by Gail Honeyman
I really enjoyed this book.
I read some of the reviews for the book. I was kind of taken aback that some people are completely offended. “Childhood trauma and abuse are not funny”. You’ve misread all of this. No one thinks those things are funny. However, at some point you have to stop taking yourself so seriously. Stop trying to categorize people, and put them into tiny boxes. Her story is believable, not all who suffer as much as her will need intensive therapies. All people heal differently. As far as her not knowing how to order a pizza. It’s clear people can’t seem to evolve past their own perspectives.
Eleanor is like a closed flower, she just needed a little help blooming. It’s beautiful watching her navigate life. She is changing and evolving as we read and it’s rather endearing. She seems to drink to erase the feeling of loneliness, and the pain. Raymond helps to begin to bring her out of her shell. She finds that she doesn’t need to drink as much; she has things to look forward to. I feel like it would be “clique” if they fell in love or got married. However, while she may be developing feelings for him, healthy ones, that are new to her; Eleanor still seems to remain her own person. She tells Raymond no a few times when he asks her to go places. She makes Glen the cat a priority. She is discovering herself. So I don’t think it’s clique at all. Eleanor has been a spectator of life in some ways. She has learned her social strategies by watching the behaviors of others around her, also her “mummy”. So she navigates the world through different eyes. She is careful, and honest, but also introspective.
While Eleanor Oliphant made me very sad for her, she also made me laugh out loud a few times as well. Her brutal honesty… “No thank you,” I said. “I don’t want to accept a drink from you, because then I would be obliged to purchase one for you in return, and I’m afraid I’m simply not interested in spending two drinks’ worth of time with you.” It’s refreshing. She says aloud what most of us are just thinking, but won’t say. In discovering herself, and how her mothers judgements reflected on her; she taught me to think about the way I judge people. We all need to take a lesson from Eleanor about not judging a book by its cover. “Sometimes you’re too quick to judge people. There are all kinds of reasons why they might not look like the kind of person you’d want to sit next to on a bus, but you can’t sum someone up in a ten-second glance. That’s simply not enough time.”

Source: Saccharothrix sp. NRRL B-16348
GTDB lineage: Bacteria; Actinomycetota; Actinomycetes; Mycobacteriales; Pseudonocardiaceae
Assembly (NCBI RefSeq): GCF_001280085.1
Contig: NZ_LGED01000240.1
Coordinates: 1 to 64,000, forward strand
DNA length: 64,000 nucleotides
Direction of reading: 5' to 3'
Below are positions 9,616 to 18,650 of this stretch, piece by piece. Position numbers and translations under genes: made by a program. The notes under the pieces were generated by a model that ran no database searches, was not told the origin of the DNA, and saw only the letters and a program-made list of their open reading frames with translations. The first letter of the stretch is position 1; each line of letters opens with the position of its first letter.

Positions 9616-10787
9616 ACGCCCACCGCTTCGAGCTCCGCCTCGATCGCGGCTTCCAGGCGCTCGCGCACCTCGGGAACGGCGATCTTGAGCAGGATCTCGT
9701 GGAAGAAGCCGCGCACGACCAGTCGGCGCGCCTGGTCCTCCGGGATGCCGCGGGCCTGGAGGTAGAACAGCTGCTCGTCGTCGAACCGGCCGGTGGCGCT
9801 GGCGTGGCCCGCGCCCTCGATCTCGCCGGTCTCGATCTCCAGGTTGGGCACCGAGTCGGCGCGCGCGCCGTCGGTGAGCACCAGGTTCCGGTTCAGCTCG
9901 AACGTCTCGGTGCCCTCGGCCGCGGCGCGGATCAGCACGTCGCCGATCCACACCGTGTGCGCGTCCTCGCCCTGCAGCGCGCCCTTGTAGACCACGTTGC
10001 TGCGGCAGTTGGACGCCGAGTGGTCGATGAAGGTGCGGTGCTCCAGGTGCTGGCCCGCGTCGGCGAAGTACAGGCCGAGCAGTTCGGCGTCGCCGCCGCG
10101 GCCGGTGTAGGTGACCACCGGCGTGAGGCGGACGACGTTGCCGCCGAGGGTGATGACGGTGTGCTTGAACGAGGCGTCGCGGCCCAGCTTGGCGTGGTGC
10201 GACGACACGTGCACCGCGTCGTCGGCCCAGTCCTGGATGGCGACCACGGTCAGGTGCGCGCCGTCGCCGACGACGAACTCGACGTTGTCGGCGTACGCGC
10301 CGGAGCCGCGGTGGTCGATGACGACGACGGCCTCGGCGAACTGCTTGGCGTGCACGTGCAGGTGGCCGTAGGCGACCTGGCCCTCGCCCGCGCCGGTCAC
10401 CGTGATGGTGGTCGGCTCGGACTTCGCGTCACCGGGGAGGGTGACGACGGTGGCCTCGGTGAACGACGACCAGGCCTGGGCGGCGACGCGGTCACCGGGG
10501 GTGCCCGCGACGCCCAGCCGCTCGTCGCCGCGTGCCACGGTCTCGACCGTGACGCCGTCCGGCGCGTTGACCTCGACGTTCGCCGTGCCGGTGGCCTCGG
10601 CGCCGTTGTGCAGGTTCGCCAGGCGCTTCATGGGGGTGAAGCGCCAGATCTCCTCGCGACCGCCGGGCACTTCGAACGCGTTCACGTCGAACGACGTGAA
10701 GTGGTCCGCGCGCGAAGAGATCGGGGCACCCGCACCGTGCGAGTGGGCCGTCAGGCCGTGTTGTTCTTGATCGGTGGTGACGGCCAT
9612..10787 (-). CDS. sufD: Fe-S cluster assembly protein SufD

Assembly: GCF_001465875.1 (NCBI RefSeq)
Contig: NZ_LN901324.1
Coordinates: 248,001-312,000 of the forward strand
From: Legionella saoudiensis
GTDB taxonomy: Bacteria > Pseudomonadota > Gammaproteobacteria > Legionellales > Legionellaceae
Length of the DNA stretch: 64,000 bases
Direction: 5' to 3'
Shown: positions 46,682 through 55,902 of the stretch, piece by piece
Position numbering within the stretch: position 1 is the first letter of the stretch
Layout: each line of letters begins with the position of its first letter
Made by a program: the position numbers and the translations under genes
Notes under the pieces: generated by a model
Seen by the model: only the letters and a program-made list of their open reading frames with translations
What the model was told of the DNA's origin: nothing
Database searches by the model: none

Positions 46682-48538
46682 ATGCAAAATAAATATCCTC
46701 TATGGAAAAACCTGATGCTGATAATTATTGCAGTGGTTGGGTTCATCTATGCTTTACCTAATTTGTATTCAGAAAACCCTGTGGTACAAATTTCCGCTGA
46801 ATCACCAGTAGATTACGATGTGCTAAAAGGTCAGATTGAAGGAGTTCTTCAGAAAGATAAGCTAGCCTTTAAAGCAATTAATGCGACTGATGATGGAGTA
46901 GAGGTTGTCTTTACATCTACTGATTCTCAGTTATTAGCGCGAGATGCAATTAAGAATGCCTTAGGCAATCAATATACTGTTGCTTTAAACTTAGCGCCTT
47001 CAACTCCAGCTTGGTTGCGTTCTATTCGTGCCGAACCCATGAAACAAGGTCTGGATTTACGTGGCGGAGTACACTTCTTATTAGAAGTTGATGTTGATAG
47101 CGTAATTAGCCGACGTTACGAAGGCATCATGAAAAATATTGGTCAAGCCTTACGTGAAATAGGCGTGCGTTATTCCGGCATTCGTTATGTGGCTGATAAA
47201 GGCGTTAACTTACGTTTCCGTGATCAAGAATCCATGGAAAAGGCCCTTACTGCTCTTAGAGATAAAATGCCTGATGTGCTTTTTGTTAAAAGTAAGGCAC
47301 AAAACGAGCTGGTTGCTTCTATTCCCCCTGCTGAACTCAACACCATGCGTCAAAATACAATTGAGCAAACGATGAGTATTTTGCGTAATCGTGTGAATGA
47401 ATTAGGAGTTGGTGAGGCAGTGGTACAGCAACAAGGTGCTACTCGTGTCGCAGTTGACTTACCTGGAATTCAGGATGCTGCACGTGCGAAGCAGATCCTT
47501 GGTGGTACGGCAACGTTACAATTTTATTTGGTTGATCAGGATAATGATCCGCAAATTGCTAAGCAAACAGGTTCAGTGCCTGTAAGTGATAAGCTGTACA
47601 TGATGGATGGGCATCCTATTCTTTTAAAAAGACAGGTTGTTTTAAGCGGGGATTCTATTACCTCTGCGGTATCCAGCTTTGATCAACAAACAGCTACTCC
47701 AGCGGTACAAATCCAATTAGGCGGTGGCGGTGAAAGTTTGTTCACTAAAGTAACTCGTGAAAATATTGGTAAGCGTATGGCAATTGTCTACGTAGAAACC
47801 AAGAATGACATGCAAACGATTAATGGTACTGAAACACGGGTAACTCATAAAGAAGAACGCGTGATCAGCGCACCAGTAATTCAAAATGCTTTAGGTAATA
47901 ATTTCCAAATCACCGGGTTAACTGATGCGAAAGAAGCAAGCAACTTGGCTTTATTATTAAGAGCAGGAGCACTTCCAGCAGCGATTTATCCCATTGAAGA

We all began the book judging Eleanor, and her behavior. It is only later when you discover more about her that you warm to her. On the bus, Eleanor points out how she judged a man for wearing no socks who ended up being very kind to her. There is a big lesson here. Eleanor is the outcast in her office. It took Raymond, a kind man, who reached out to her to change that. She was an important person, a needed person, a good worker, all before Raymond, but no one took the time. In reading this book I started to once again recognize the little things we take for granted. It’s the little things that matter the most. “realized that such small gestures – the way his mother had made me a cup of tea after our meal without asking, remembering that I didn’t take sugar, the way Laura had placed two little biscuits on the saucer when she brought me coffee in the salon – such things could mean so much.”